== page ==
NASA’s Robonaut will get a pair of legs!

By Casey Frye, CCNN Writer

Robonaut was designed to be harder, better, faster, and stronger. Sorry for the Daft Punk reference, I couldn’t resist.

If you had a robot of your own, what would you have him do for you? According to Rob Ambrose, who runs the robotics program at the Johnson Space Center in Houston, kids want robots to “do their homework” and “clean their room!” Even adults immediately seem to imagine robotic housekeepers wheeling about “to tidy the house.”

Okay, so maybe the average family just wants a glorified machine maid, but what about sophisticated astronauts? According to NASA’s robotics astronaut specialist, Rick Mastracchio, they want metallic janitors too, only this time for outer space chores! So, in order to better focus on more important research tasks, he will be shipped off into space and attach legs to a very special creation called Robonaut.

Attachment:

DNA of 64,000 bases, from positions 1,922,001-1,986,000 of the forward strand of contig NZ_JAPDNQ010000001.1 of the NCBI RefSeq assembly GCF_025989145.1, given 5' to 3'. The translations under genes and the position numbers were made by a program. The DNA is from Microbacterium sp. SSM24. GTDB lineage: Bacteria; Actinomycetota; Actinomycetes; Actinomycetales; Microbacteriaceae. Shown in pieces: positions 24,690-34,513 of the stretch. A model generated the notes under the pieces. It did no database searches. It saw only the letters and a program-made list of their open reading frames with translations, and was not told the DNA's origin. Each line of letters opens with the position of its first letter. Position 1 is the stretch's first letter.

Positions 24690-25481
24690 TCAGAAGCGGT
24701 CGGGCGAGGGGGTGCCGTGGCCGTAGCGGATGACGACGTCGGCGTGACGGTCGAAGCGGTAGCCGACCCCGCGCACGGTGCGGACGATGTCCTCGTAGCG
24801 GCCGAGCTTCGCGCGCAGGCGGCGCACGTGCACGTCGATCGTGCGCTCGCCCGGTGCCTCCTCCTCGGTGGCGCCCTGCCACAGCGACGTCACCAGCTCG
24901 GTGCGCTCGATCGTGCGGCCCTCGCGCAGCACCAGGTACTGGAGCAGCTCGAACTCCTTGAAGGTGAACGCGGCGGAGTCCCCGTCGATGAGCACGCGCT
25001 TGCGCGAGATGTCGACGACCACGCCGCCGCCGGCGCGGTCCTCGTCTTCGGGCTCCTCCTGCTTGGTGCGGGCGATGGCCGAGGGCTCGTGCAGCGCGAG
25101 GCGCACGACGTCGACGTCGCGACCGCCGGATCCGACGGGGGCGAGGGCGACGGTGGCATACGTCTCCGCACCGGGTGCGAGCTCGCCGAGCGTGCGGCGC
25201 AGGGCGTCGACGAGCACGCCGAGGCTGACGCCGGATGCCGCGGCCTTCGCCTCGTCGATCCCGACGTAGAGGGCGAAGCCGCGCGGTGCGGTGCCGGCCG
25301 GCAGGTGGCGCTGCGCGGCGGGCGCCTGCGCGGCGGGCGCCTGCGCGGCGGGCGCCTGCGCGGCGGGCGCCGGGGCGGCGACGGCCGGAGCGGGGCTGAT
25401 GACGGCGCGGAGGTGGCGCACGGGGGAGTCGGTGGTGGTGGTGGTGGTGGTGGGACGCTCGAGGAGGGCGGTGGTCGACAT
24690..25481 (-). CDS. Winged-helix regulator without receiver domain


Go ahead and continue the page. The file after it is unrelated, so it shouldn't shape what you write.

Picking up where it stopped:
Robonaut is a skilled humanoid robot that can complete a huge range of tasks astronauts find a bit tedious to complete themselves. “Some of their tasks are just boring – holding a sensor in front of an air filter and move it over after about five minutes. Then repeat,” explained Ambrose.

As you can imagine, astronauts have much better things to do than just mindlessly hold a sensor. In fact, Ambrose says there’s a very long list of tasks astronauts want Robonaut to complete, one of which includes cleaning the toilet!

There’s just one problem: the humanoid bot is connected to a stationary platform, so busy astronauts have to spend extra time hauling the chores to him. In other words, it’s a chore to bring the chores to the Robonaut!

In order to increase the bot’s range of movement, NASA will attach legs to the versatile machine. The limbs come equipped with toe-like units that allow him to latch on as he completes different chores around in space!

The space agency plans to launch Mastracchio and the limbs in the next SpaceX launch, which is scheduled for early next year.

Images and video courtesy of NASA.